questions were related to ObamaCare. I don't think we have ever seen it 
so overwhelmingly lopsided in terms of one issue. Yet it was all about 
families, and for me, it was the families of western North Carolina.
  I had veterans asking me, Does this mean that I am going to lose my 
health care coverage? Is TRICARE going to be sucked into ObamaCare? 
Even though we have had promises to the contrary, we know that there is 
a real move afoot to minimize and to bring it down. So our commitment 
to our veterans is one that has to stay strong, and we have to be 
committed to that. I know that you agree with me on that particular 
issue.
  There was a wife who was worried about how she and her husband were 
going to be able to afford the premiums because their premiums had 
tripled. They said, We just don't know how we are going to be able to 
afford it. Then I had a business owner who employs, he said, between 26 
and 28 people. He said, I am not sure how we are going to be able to 
continue to provide health care coverage as premiums escalate. It is 
all about trying to make sure that I keep them gainfully employed, and 
now I am having to try to figure out how we pay for these premiums that 
have increased.
  These are real people. This is not politics. They have faces and 
names, and we have got to address it.
  People across the country have become gravely concerned. A recent 
poll showed more than 58 percent of the people believe that ObamaCare 
is not ready for prime time. In spite of this overwhelming stress over 
ObamaCare, the one question I continue to hear is: What is your 
solution?
  Many of the Democrats have claimed that Republicans only want to 
repeal the law rather than to try to fix it, but I can tell you that 
that is not the case because, even in this Congress, Republicans have 
offered over 102 bills to fix some of the problems with the Affordable 
Care Act while the Democrats have only offered 17 solutions.
  Now, last week, we passed one of those solutions, the Keep Your 
Health Plan Act, to make sure that if you like your health care plan 
that you can keep it, but much more needs to be done. The American 
Health Care Reform Act, which you were talking about, now has over 102 
cosponsors. It is a comprehensive solution that was put forth by House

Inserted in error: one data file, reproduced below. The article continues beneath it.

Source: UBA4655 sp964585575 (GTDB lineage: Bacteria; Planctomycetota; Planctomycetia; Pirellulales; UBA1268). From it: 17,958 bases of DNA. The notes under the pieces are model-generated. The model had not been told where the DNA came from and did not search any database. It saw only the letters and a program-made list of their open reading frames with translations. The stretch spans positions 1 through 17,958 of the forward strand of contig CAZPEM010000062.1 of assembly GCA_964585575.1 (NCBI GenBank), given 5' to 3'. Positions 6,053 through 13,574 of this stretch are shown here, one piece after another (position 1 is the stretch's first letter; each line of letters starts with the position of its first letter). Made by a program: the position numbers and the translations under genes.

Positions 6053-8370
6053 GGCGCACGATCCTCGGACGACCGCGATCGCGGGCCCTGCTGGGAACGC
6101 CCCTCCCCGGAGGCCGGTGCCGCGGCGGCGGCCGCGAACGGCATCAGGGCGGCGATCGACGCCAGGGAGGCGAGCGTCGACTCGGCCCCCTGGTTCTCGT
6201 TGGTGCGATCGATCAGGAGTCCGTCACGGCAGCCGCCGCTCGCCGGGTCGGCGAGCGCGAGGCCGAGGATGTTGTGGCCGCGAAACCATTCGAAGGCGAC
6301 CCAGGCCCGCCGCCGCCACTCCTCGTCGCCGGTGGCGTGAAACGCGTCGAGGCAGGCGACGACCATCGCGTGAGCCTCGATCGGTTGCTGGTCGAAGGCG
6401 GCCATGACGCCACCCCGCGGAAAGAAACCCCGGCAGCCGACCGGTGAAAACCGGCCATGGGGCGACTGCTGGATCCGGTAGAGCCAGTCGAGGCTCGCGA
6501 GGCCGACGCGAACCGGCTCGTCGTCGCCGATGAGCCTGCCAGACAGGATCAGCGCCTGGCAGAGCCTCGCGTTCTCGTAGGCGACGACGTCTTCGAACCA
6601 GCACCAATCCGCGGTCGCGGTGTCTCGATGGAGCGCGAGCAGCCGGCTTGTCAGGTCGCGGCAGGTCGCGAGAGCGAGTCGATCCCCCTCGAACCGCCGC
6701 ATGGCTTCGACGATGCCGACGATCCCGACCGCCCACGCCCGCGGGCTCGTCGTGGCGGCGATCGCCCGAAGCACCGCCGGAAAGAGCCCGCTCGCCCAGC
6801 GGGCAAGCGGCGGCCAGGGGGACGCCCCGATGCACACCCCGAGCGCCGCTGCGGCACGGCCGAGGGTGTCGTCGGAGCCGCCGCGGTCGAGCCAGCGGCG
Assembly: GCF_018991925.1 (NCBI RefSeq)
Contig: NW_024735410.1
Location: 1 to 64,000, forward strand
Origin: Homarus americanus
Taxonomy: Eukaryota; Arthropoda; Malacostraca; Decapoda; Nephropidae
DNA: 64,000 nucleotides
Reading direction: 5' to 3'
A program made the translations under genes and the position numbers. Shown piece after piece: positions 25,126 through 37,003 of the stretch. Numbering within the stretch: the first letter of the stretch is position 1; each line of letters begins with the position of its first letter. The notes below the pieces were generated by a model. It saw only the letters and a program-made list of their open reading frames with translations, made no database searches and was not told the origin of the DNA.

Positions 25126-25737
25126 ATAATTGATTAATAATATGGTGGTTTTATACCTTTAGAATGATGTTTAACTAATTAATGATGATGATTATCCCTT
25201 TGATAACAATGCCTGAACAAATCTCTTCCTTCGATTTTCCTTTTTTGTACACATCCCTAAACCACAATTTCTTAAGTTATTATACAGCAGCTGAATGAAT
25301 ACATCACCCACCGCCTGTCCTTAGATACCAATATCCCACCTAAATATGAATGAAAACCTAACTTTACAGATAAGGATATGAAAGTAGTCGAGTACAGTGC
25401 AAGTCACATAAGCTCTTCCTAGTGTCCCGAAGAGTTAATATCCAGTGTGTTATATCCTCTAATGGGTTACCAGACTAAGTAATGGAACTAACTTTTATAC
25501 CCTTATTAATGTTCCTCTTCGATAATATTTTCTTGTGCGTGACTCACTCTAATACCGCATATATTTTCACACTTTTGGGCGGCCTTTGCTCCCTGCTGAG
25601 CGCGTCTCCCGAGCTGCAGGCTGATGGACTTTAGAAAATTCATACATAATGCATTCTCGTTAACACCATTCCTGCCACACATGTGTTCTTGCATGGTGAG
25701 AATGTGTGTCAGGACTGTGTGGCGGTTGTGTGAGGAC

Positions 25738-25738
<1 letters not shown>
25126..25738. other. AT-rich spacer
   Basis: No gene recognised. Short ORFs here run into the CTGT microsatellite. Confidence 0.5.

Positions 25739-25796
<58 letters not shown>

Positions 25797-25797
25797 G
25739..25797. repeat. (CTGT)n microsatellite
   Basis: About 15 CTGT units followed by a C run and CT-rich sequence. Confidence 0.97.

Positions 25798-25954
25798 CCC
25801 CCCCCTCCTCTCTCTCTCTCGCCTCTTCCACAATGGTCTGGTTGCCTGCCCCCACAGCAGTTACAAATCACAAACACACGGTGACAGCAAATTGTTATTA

Republicans to address the serious problems that we have in our 
Nation's health care system.
  It is a multifaceted piece of legislation that provides an array of 
reforms and lower costs, which is something that the current bill 
really doesn't do. We talk about affordable care, but it hasn't really 
been lowering the costs. This is one that keeps it patient-centered and 
makes sure that health care is a decision between the doctor and the 
patient, not between the government and the patient. It provides those 
tax reforms for families and companies, and it levels the playing field 
in providing for health care for all Americans. It fully repeals the 
President's health care law. It eliminates billions in taxes and 
thousands of pages of unworkable regulations and mandates that we have 
already seen, and we are only now starting to find out what the 
implications are. It spurs competition to lower health care costs as we 
know that competition will do that. Yet it allows for the purchase of 
health insurance across State lines, enabling small businesses to kind 
of pool together in order to lower those health care costs, but it is 
really about reforming what we are seeing.
  It reforms medical malpractice laws in a commonsense way that limits 
trial lawyers' fees, but yet, at the same time, it does not diminish 
the protection for our patients if something were to go wrong. It 
expands Health Savings Accounts so that they can use pretax dollars to 
provide for their health care expenses.
  Ultimately, it is a safeguard. It safeguards us against those 
preexisting conditions. I know you have heard from your constituents, 
as I have from mine, that one of the good things about the Affordable 
Care Act is it makes sure those preexisting conditions are

[[Page H7240]]

covered. This does the same thing. It makes sure that they are 
protected. Yet, at the same time, it makes sure that those high-risk 
pools are extended and guaranteed that availability--a protection that 
many Americans depend on and need.
  I just want to thank you for your leadership on this particular 
issue. I believe it is time we worked together in a bipartisan way to 
fix this problem piece of legislation. We have put forth a proposal, 
and I urge my colleagues across the aisle to join us. I thank you for 
your leadership in highlighting this this evening.
  Mr. MESSER. Thank you. I certainly appreciate the gentleman and his 
leadership. I am sure you have been asked by many, both privately and